By: Landon Sweeney
What is a bully?
The use of electronic communication to bully a person, typically by sending messages of an intimidating or threatening nature.
Psychological abuse, also referred to as emotional abuse or mental abuse, is a form of abuse characterized by a person subjecting or exposing another to behavior that may result in psychological trauma, including anxiety, chronic depression, or post-traumatic stress disorder.
How can bullying be stopped?
How can bullying be prevented?
- Because bullying is at the root of the problem when it comes to these ever-to-frequent cases of bullycide, the best way to take preventative measures is to work on stopping children and teens from being bullied. It is important to realize that the big, mean boy on the playground isn't the only type of bully anymore.
- There are many types of bullies from boys, girls, teens of all ages to adults in authority positions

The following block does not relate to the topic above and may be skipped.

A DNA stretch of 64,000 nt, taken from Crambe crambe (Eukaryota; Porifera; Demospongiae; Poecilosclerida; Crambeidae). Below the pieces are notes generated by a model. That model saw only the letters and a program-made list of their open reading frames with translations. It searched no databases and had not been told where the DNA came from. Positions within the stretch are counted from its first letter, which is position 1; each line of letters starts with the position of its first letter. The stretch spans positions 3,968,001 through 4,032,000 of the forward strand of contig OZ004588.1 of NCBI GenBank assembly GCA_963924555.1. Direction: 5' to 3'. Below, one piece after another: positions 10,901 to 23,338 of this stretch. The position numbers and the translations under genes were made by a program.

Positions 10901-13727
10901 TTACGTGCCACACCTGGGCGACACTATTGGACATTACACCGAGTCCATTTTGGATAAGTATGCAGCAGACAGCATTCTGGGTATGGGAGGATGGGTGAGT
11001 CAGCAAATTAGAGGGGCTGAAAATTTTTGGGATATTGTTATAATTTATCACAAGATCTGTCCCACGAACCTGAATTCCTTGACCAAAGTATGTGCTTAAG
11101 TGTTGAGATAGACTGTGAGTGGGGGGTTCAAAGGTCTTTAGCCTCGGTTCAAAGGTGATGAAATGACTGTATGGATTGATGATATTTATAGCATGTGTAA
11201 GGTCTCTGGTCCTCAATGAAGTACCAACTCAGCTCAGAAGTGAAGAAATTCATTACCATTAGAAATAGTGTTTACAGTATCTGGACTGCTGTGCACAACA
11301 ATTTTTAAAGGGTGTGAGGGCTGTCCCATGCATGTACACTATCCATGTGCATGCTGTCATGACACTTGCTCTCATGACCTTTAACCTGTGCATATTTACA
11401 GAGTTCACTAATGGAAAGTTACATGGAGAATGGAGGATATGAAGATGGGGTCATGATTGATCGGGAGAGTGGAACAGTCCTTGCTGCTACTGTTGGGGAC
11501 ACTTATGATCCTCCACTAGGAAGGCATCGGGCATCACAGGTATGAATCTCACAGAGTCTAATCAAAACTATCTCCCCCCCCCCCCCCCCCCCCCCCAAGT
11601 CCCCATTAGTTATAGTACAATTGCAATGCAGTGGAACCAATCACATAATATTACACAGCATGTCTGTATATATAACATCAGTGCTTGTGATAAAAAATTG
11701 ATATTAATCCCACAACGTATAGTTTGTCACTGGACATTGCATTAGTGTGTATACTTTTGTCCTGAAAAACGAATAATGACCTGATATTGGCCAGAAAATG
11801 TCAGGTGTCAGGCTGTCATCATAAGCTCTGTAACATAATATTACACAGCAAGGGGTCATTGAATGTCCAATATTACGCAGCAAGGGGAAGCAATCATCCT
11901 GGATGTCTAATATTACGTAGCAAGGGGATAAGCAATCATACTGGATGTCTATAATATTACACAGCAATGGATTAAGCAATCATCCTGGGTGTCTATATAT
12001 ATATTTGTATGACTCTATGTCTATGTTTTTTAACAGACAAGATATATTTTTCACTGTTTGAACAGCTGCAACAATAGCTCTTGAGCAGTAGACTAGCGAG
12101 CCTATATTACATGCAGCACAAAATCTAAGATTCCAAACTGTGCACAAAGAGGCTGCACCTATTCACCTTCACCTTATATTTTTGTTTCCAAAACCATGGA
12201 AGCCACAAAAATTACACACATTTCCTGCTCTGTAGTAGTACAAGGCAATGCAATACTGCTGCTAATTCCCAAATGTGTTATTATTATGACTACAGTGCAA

- Bullying has also been found to be a growing trend among recent bullying statistics.
- Now the question comes down to how to prevent bullying among youth to prevent cases of bullycide.
- If the bullying is happening at school or is school-related, make sure to take this journal to a teacher, counselor or even the principal. If the matter is not resolved from there, take the situation to the police.
Statistics of bullying
- 20 percent of U.S. students in grades 9-12 reportedly have experienced bullying or are feeling bullied, while 28 percent of students in grades 6-12 report the same. Experts agree that most incidences of bullying occur during middle school.
- According to one study cited by the DHHS, 29.3 percent of middle school students had experienced bullying in the classroom; 29 percent experienced it in hallways or lockers; 23.4 percent were bullied in the cafeteria; 19.5 percent were bullied during gym class; and 12.2 percent of bullied kids couldn't even escape the torture in the bathroom.
- 70.6 percent of teens have seen bullying occurring in their schools – and approximately 30 percent of young people admit to bullying themselves. With so many students seeing what goes on, one has to wonder why bullying proliferates – especially since the DHHS reports that bullying stops within 10 seconds 57 percent of the time when someone intervenes.